The difference was magic: as long as the client was prepared to deal with a HTML and a bit of multimedia, the server could become truly a black box; nobody cared how much code or how many layers were running on it. Even more important, as long as your desktop box was running a reasonably modern browser, nobody cared whether it was a PC or a Macintosh, and which version.
There was some initial resistance to the web revolution from Mordac and his gang, largely because web interfaces tended to be simple, have very few controls, and all look about the same, removing their ability to express their personalities by writing VB applications with dozens of funny-shaped buttons and bizarre screen layouts, that took weeks-long training courses to learn how to use. But the users voted with their feet for the browser and we got to about where we are now.
But the Web Isn't Perfect
In some important ways, this architecture is remarkably like the Gen 1 mainframe setup. All the code and logic (except for HTML and bitmap rendering) is living on the server in a locked-up back room. To interact with an application typically requires that the user fill out some form fields, send it off to the server, and wait for the server to send another screenful back.
This shares some of the advantages (and problems) of those older architectures but also highlights an important new problem: performance. People have simply become accustomed to the near-instant performance of their word processor and spreadsheet, running at their fingertips on a processor quite a bit faster than those Gen 1 mainframes. The Web, which requires a round-trip to the server and back across the network for any interaction with the system, is slow in comparison.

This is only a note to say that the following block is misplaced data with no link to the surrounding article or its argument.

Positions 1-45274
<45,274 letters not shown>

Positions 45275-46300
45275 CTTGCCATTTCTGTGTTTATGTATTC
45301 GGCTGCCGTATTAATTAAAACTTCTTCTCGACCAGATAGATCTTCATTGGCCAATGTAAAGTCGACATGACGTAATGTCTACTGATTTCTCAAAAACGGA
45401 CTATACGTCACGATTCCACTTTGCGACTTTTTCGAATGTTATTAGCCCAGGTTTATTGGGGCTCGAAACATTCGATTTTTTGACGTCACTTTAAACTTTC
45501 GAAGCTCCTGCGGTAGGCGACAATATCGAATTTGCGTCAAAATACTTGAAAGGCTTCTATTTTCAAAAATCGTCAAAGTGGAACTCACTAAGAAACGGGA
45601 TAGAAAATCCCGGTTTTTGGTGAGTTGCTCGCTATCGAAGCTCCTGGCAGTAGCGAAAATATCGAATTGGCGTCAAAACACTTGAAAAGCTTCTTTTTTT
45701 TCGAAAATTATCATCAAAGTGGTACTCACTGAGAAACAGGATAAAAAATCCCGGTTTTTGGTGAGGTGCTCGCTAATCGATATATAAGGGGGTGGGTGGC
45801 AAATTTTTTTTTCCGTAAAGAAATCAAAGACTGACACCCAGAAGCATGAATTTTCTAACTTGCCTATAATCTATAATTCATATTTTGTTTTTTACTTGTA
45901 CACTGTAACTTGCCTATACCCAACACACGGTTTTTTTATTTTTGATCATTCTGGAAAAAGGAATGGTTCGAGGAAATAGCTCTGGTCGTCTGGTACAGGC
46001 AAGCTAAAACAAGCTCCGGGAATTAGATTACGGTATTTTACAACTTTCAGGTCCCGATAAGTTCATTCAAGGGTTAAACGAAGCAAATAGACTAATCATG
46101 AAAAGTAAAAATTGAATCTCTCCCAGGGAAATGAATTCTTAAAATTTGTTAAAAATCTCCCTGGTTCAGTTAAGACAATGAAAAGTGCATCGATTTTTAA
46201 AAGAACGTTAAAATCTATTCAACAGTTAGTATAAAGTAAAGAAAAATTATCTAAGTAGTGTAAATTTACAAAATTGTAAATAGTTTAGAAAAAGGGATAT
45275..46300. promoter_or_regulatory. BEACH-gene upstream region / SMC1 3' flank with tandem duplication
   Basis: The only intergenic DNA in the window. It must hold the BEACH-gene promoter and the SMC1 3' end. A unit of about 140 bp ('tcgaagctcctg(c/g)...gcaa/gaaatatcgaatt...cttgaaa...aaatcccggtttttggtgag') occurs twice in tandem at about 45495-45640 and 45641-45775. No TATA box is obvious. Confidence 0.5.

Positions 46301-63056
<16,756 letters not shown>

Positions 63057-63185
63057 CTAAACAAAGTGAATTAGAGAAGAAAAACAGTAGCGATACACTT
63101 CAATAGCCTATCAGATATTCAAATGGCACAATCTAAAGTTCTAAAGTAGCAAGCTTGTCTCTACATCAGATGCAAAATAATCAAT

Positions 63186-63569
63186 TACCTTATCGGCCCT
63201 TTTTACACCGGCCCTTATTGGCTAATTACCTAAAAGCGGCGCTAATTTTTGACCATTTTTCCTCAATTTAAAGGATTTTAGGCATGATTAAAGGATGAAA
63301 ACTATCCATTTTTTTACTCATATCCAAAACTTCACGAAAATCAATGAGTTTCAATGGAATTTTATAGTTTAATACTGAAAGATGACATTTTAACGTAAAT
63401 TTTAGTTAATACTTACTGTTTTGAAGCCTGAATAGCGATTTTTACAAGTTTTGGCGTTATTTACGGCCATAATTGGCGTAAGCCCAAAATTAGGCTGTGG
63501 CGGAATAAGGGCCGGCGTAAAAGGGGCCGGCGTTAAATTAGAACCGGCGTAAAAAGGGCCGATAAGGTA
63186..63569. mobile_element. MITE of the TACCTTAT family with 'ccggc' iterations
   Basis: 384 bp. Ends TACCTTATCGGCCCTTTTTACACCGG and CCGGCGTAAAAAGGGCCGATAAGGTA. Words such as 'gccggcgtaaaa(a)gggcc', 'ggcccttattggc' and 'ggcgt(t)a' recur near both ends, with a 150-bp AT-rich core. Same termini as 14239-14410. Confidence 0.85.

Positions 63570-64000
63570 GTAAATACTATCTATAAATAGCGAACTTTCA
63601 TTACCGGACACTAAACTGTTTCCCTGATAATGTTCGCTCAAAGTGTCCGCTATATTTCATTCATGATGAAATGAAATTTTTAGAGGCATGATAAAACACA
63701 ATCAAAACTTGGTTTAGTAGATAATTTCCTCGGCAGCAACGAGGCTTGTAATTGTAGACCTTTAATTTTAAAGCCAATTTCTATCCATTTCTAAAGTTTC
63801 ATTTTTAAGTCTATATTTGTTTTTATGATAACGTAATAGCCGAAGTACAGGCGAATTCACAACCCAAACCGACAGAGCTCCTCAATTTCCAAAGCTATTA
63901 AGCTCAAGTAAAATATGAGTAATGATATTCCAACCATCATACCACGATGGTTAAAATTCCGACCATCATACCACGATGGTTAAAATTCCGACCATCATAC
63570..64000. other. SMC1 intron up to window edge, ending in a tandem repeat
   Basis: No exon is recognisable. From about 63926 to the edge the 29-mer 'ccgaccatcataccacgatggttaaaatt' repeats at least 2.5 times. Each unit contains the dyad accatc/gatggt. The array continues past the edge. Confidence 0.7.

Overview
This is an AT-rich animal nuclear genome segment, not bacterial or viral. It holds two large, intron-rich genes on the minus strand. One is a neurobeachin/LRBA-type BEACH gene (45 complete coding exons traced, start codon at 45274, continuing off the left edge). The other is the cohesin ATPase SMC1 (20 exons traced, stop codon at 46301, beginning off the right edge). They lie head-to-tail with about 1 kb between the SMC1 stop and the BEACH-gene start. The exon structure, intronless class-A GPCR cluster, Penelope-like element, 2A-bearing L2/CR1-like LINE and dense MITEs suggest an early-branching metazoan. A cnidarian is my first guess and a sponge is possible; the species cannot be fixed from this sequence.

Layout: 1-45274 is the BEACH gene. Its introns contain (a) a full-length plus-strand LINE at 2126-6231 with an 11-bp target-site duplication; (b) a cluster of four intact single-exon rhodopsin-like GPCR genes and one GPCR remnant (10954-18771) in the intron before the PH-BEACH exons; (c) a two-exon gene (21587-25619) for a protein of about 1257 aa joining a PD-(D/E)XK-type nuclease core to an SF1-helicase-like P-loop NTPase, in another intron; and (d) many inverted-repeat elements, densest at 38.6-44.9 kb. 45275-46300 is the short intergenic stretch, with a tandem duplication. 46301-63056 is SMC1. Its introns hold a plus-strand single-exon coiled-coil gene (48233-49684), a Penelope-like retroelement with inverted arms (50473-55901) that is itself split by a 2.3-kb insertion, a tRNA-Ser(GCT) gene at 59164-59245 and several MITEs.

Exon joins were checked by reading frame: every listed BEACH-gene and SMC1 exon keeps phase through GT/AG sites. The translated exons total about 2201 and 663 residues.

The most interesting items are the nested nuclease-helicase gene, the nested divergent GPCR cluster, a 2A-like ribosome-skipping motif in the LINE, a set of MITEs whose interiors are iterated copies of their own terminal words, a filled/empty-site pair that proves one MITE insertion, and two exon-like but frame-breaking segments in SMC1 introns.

Let me make a strong statement: not only is the architecture slow, it probably just can't be made fast. Fatter pipes won't do it. Gigabit routers won't do it. Just like the freeways feeding a city, the traffic on a network expands to fill the available capacity, and in the big picture, there is no way you'll ever make a remote application hiding behind a web server feel as fast as if the work were happening on your desktop. I've been working actively with the Web since 1994, and to this day I've never seen a web application that I could describe as fast.
This is serious; whenever you have people sitting around in front of a machine waiting for it to react, you're practicing bad management, because computers are cheap and people are expensive.
An Example: Visual Net
At this time, if you have a browser handy, you might want to visit my company's showcase site; here is a 2-D map that we can use as a starting point for our examples. It's a map of the top-level Arts category. View the source; what you see will depend on whether you're using Internet Explorer or Netscape, but it will be 2-D vector graphics encoded in XML: VML on IE, SVG on Netscape.